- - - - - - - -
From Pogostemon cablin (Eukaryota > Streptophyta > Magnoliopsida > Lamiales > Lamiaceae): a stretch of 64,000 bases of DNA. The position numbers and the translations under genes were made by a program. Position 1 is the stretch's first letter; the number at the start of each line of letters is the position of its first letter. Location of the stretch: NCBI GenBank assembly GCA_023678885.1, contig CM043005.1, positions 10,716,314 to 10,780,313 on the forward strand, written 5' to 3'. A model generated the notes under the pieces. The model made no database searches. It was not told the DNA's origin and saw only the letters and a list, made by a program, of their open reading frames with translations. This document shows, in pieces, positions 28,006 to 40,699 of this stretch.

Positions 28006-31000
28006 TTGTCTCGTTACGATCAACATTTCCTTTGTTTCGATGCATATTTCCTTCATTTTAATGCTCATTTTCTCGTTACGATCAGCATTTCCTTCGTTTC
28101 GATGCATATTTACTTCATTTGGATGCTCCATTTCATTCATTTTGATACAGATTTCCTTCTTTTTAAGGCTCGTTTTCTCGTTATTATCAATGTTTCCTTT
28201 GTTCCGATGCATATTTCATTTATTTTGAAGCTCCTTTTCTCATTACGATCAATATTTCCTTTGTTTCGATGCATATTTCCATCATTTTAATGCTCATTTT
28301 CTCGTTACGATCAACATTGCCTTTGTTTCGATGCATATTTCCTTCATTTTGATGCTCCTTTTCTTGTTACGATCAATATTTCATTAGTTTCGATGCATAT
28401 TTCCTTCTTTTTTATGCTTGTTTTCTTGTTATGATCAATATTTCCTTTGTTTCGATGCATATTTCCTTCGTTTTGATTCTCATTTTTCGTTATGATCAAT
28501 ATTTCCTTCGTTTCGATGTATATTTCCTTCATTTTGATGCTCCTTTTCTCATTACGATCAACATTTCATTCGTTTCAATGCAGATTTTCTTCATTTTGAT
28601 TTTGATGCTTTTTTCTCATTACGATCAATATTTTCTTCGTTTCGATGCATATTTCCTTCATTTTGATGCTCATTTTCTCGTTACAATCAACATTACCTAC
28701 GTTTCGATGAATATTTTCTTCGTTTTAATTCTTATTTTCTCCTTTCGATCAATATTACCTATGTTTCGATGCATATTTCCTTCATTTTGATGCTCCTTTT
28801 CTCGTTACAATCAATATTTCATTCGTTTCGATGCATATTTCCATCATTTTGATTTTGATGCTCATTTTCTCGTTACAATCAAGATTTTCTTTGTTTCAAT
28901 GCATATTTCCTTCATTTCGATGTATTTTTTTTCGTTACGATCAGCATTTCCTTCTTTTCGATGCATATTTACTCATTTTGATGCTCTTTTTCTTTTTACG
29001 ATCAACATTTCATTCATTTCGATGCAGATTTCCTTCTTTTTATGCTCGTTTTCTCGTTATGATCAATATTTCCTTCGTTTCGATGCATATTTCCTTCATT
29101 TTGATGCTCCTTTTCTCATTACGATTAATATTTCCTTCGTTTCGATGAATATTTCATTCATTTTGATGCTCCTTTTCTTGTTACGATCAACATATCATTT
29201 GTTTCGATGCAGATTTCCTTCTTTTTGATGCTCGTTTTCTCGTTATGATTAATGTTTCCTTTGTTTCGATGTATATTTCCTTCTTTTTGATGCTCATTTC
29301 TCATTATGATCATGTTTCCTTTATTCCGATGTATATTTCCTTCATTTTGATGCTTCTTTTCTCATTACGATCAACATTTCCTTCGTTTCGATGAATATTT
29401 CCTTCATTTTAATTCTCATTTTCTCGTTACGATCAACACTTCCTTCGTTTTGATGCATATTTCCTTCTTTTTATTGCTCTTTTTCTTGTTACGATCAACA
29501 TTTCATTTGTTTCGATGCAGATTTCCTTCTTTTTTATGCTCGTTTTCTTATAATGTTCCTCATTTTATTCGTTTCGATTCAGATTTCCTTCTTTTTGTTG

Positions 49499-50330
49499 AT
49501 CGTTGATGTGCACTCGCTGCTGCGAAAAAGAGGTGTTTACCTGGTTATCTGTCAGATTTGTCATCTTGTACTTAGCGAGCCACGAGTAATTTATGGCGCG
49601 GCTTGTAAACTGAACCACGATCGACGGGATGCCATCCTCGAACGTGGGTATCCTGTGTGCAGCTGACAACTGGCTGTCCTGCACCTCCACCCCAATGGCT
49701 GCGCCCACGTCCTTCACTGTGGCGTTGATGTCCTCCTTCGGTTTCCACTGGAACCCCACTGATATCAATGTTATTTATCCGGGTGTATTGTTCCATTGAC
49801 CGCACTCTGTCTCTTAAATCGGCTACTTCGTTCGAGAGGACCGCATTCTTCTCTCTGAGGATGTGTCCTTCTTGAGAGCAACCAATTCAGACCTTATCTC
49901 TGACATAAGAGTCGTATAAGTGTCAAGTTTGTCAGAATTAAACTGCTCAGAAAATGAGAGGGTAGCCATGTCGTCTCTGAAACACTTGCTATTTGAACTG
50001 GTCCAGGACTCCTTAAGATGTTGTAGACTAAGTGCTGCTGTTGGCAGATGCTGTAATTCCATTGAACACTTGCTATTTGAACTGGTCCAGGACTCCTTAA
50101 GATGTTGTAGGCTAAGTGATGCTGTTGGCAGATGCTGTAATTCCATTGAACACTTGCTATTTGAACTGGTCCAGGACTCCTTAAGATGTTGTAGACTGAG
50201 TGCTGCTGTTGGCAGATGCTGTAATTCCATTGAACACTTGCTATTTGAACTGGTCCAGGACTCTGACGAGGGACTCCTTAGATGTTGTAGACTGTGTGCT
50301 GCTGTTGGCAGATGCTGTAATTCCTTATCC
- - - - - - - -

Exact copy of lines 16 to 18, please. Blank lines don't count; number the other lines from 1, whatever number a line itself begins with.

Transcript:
29301 TCATTATGATCATGTTTCCTTTATTCCGATGTATATTTCCTTCATTTTGATGCTTCTTTTCTCATTACGATCAACATTTCCTTCGTTTCGATGAATATTT
29401 CCTTCATTTTAATTCTCATTTTCTCGTTACGATCAACACTTCCTTCGTTTTGATGCATATTTCCTTCTTTTTATTGCTCTTTTTCTTGTTACGATCAACA
29501 TTTCATTTGTTTCGATGCAGATTTCCTTCTTTTTTATGCTCGTTTTCTTATAATGTTCCTCATTTTATTCGTTTCGATTCAGATTTCCTTCTTTTTGTTG